Canadians Taking Advantage of Low Interest Rates to Pay Down DebtPosted November 25, 2015 in Debt, News, Statistics
Canadians are doing a better job of paying down debt, finds a new report from TransUnion. This shouldn’t come as any surprise. The low interested rate environment is making it easier for Canadians to repay debt on time. The delinquency rates (accounts 90 days or more overdue) have never been lower, sitting at 2.60 percent in the third quarter, down from 2.75 percent last year and a 5.5 percent improvement from the 2.75 delinquency rate in the third quarter of 2014. Delinquency rates have been between 2.58 and 2.66 percent over the last three quarters.
When we examine the statistics more closely, we see the decline in delinquency rates for installment loans and lines of credit helped bring down the overall delinquency numbers. The delinquency rates for installment loan fell 11 percent to 3.11 percent in the third quarter of 2015, down from 3.49 percent in the third quarter of 2014. Meanwhile, the delinquency rates for lines of credit fell 10 percent to 0.71 percent in the third quarter of 2015, down from 0.79 percent in the third quarter of 2014.
“Line of credit delinquency rates are now at the lowest levels we’ve seen since we began monitoring these statistics,” said Jason Wang, director of research and industry analysis in Canada at TransUnion. “The recent interest rate cuts have helped consumers manage their payments, but we advise consumers to always remember to spend within their means, regardless of whether interest rates are low or high.”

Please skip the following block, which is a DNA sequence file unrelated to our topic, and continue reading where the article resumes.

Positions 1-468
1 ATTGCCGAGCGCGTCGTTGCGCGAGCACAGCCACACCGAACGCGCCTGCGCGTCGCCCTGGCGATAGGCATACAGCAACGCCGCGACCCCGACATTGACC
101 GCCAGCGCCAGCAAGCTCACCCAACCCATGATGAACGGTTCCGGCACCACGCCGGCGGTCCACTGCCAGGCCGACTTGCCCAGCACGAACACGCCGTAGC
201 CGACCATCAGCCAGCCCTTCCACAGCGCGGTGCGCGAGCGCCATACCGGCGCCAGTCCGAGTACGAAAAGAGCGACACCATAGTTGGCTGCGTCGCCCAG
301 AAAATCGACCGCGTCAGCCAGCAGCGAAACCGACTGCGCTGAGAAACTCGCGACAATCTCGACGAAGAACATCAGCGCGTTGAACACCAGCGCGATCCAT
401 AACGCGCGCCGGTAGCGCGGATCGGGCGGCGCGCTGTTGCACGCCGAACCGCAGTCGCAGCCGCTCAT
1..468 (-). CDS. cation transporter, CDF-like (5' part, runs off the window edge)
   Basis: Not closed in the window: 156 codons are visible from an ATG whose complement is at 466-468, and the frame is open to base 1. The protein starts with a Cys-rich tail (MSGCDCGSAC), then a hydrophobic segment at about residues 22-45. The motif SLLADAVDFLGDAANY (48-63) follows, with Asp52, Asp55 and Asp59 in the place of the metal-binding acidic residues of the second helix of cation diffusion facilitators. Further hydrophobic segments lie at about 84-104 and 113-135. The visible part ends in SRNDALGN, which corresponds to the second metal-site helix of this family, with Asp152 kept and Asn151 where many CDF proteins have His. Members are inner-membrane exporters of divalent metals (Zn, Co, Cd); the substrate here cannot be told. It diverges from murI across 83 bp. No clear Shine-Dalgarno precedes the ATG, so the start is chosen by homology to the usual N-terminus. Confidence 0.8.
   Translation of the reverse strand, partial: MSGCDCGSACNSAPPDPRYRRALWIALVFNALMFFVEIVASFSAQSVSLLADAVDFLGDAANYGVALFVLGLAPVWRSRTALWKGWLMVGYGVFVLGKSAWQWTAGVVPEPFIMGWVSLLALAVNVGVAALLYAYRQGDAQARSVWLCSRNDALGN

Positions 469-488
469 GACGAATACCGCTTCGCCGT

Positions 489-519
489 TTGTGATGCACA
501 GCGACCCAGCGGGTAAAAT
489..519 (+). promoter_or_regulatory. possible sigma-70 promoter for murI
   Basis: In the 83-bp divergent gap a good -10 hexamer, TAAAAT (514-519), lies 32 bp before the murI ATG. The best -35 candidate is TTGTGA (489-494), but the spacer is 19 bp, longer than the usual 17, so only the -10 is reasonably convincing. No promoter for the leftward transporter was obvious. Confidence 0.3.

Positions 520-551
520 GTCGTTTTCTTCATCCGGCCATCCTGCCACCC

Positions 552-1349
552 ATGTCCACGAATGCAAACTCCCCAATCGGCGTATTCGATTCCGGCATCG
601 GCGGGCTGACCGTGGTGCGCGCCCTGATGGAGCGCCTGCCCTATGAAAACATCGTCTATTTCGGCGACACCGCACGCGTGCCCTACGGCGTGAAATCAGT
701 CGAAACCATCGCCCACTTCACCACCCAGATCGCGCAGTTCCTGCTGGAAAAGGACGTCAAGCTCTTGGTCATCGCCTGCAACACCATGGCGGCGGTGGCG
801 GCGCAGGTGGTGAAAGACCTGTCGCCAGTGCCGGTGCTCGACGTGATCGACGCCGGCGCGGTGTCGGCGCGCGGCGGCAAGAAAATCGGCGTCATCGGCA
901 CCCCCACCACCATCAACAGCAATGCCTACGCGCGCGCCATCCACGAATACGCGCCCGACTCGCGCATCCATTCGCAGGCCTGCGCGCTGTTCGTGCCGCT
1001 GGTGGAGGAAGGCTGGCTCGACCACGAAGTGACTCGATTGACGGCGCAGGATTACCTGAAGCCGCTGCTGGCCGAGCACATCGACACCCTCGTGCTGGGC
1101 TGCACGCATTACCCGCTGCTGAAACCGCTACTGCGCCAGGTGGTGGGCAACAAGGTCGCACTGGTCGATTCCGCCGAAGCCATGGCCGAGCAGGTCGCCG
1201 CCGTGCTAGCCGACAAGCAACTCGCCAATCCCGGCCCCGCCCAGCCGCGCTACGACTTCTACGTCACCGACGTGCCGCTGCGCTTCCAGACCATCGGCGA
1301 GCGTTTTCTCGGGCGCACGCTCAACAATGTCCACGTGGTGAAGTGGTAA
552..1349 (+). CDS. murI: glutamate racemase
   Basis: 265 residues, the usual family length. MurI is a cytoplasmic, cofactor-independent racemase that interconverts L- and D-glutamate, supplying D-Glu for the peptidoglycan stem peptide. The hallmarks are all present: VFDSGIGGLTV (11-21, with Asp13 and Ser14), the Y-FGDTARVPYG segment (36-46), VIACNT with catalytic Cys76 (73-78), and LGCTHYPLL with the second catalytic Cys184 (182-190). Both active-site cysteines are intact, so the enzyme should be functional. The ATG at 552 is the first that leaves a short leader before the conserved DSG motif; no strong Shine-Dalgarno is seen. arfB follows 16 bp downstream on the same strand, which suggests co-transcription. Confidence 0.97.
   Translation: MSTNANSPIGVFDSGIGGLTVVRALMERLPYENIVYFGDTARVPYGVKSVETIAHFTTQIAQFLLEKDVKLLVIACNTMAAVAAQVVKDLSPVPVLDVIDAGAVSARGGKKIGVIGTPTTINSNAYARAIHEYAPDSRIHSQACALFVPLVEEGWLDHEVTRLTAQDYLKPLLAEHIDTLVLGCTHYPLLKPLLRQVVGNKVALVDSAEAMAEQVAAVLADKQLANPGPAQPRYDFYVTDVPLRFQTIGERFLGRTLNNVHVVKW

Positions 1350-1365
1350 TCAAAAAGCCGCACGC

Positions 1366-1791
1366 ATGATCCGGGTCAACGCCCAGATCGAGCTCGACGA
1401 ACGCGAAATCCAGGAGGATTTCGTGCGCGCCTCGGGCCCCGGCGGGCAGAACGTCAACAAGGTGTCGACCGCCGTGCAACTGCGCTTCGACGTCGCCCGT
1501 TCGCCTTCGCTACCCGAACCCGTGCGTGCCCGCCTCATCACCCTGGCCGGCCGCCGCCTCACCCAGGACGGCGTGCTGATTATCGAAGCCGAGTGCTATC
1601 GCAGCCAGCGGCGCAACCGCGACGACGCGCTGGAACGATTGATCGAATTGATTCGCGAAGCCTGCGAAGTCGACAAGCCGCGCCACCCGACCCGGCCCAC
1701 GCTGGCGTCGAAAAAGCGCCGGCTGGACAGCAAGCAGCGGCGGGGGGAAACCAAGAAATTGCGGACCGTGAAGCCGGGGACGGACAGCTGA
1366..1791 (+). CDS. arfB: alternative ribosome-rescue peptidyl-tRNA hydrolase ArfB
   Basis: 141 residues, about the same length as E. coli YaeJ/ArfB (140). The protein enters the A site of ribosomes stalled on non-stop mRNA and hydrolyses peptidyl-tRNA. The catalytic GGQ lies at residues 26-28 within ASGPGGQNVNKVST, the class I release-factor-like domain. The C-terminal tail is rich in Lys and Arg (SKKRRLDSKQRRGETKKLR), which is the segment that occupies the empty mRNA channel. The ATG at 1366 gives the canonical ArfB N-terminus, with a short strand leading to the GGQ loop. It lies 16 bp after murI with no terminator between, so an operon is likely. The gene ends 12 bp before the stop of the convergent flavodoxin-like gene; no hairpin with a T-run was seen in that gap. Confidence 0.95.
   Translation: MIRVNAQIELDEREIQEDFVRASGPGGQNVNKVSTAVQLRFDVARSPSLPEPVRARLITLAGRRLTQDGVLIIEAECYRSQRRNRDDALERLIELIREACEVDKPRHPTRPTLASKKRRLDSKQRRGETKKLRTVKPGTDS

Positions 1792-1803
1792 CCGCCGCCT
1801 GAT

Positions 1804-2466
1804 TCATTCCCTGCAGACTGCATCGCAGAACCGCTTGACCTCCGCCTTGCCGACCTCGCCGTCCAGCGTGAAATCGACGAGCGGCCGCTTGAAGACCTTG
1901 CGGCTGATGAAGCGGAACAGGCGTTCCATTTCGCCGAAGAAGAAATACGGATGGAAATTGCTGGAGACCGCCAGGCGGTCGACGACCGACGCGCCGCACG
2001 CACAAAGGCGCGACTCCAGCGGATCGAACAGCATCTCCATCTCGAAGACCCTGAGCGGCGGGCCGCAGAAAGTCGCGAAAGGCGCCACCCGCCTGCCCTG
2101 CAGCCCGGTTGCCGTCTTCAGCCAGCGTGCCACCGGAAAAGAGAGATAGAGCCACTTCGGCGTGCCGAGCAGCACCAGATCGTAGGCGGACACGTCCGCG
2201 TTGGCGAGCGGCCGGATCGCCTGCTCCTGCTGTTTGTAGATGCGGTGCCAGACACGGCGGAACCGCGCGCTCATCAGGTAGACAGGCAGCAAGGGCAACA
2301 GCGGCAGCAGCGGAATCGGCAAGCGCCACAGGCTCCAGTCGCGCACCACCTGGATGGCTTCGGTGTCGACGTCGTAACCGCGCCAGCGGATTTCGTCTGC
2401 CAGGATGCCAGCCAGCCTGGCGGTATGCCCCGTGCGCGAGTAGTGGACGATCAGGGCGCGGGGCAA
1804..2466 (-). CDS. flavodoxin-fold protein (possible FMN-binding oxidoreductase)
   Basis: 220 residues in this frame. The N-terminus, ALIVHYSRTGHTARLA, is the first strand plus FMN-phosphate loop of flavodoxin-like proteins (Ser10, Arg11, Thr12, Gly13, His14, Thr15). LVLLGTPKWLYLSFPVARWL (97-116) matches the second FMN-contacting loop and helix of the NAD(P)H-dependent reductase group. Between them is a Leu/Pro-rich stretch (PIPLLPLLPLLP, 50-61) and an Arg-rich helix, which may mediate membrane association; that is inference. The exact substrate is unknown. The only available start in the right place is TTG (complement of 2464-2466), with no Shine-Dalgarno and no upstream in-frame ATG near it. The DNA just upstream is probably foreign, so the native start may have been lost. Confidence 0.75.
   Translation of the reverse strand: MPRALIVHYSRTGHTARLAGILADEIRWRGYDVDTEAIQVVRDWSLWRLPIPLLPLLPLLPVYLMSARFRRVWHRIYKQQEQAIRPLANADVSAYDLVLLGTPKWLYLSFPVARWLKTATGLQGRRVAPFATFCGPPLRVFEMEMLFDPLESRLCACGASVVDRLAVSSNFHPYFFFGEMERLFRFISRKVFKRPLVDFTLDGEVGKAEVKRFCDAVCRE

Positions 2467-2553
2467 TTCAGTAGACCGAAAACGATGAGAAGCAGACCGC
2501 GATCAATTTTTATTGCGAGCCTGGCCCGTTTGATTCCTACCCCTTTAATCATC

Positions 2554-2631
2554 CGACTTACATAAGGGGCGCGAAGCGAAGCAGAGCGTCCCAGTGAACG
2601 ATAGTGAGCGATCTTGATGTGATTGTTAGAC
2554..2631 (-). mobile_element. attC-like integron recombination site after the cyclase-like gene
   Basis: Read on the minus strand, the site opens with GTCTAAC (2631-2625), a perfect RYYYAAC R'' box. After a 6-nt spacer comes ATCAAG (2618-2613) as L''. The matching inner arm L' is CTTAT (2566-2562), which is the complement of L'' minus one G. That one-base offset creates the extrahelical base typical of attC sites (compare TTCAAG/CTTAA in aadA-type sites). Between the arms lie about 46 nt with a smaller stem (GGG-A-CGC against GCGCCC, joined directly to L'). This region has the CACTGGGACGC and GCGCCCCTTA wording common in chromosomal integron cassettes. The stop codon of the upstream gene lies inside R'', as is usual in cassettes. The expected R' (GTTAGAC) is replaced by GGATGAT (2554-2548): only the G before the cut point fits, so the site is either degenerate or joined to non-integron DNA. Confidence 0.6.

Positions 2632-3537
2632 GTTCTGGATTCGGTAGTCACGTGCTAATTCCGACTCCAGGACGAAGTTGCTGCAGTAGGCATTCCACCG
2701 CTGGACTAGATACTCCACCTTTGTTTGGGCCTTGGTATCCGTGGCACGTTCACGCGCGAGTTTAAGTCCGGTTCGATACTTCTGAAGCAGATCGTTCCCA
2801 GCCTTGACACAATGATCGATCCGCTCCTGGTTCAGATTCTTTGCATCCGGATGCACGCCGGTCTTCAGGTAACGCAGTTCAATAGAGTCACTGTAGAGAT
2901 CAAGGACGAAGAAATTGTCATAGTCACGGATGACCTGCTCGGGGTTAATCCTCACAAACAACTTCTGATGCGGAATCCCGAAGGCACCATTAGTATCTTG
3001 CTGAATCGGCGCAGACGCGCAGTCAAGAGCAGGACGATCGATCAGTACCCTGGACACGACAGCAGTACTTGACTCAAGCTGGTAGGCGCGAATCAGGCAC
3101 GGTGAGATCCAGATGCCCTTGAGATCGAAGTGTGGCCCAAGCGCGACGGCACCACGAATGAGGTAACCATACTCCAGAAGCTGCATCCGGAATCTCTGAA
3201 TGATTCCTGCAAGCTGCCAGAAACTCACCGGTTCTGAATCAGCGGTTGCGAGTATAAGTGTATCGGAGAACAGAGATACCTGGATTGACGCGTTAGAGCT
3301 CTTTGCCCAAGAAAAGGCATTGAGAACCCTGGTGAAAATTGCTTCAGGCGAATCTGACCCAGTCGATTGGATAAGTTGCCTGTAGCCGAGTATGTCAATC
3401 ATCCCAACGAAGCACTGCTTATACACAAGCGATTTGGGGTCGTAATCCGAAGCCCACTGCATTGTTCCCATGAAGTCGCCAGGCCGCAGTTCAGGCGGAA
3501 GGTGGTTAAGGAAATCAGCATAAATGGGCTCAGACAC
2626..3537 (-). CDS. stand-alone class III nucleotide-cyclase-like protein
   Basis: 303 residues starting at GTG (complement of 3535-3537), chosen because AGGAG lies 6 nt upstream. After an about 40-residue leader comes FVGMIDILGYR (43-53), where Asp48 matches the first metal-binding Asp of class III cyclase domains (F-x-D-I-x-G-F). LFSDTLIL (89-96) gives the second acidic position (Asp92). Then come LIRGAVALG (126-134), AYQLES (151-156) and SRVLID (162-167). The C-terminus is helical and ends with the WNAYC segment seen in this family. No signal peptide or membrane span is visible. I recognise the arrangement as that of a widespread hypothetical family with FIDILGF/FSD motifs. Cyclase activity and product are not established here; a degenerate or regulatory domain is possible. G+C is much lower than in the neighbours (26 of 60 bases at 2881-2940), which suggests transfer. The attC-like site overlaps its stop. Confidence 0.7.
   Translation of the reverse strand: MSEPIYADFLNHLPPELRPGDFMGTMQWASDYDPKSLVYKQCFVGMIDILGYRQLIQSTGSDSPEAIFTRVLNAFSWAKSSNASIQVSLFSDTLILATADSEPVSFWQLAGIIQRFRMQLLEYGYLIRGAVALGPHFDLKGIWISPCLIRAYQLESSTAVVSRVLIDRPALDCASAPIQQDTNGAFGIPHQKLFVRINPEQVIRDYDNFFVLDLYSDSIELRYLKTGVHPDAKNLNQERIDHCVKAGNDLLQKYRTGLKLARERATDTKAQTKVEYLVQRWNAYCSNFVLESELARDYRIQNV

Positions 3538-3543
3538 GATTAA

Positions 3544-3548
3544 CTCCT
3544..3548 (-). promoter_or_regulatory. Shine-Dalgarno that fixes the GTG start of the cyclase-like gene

Credit Card Debt Up
While consumers are getting better at paying down debt, there were still a couple areas of concern. Consumers are loading up on auto loans and credit card debt. The average auto loan sat at $19,649, up 2.87 percent compared to last year, while average credit card debt sat at $3,745, up 3.04 percent.
“The auto sector continues to thrive, thanks in part to lower oil prices, so balance increases are expected in this industry,” said Wang. “Credit card debt has risen to a two-year high. With the holiday shopping season around the corner, we are going to keep a close eye on how Q4 spending affects debt levels on credit cards.”
The average debt for households fell slightly to $21,247 from $21,379 last year. When we take a closer look at the report, we see some interesting trends. The study shows differences in how various generations are using credit cards. Gen X’ers have the highest average credit card balances ($4,976) and default rates (2.88 percent). However, Millennials have the second highest default rate (2.76 percent), but at less than half of Gen X’s credit card debt load ($2,394). This stat certainly indicates Millennials are living beyond their means, and getting into debt problems earlier even at lower overall debt levels.
The Bottom Line
Although interest rate may be low on most consumer debt, it’s still very costly to carry balances on credit cards. Millennials need to do a better job of budgeting and living within their means. If you’d like to own a home, getting your debt situation under control and boosting your credit score are vital.